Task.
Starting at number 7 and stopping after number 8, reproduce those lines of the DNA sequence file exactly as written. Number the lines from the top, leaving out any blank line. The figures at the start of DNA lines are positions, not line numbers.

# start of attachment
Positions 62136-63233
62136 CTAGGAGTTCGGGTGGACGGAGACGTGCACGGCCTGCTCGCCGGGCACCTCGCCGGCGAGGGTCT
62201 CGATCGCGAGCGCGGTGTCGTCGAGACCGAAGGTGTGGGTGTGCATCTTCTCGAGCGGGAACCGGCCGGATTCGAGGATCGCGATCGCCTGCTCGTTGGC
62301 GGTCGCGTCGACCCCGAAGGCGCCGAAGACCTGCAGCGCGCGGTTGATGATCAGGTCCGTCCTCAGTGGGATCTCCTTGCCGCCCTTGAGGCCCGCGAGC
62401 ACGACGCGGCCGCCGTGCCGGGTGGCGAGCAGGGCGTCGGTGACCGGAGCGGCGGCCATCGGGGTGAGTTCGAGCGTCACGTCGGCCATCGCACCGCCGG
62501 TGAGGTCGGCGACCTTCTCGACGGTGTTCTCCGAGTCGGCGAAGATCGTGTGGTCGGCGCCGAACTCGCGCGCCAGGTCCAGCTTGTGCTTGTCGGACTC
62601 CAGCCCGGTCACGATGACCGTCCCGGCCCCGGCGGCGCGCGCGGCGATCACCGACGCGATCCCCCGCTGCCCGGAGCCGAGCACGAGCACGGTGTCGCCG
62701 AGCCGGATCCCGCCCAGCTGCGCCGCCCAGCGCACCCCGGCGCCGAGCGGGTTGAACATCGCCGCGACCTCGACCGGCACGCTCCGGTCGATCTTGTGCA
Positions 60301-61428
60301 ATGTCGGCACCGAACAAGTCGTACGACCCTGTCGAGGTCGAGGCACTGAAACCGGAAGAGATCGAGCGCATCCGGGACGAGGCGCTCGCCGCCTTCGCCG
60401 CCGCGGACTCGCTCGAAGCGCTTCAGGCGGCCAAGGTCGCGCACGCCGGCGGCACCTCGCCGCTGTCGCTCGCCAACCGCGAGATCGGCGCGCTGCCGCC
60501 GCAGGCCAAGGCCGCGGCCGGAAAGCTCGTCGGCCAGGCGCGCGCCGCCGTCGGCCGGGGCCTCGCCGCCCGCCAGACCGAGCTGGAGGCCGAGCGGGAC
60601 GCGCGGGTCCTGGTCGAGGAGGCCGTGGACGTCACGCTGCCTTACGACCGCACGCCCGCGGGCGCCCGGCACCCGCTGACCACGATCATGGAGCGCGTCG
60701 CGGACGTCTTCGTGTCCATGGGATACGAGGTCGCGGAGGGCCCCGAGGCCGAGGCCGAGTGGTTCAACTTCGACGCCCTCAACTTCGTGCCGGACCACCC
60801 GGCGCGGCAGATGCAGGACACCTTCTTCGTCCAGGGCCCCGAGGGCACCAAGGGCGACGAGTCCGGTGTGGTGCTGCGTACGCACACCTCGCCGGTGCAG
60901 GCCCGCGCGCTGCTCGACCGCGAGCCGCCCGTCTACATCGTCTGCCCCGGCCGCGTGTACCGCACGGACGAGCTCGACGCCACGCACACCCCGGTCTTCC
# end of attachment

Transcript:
62601 CAGCCCGGTCACGATGACCGTCCCGGCCCCGGCGGCGCGCGCGGCGATCACCGACGCGATCCCCCGCTGCCCGGAGCCGAGCACGAGCACGGTGTCGCCG
62701 AGCCGGATCCCGCCCAGCTGCGCCGCCCAGCGCACCCCGGCGCCGAGCGGGTTGAACATCGCCGCGACCTCGACCGGCACGCTCCGGTCGATCTTGTGCA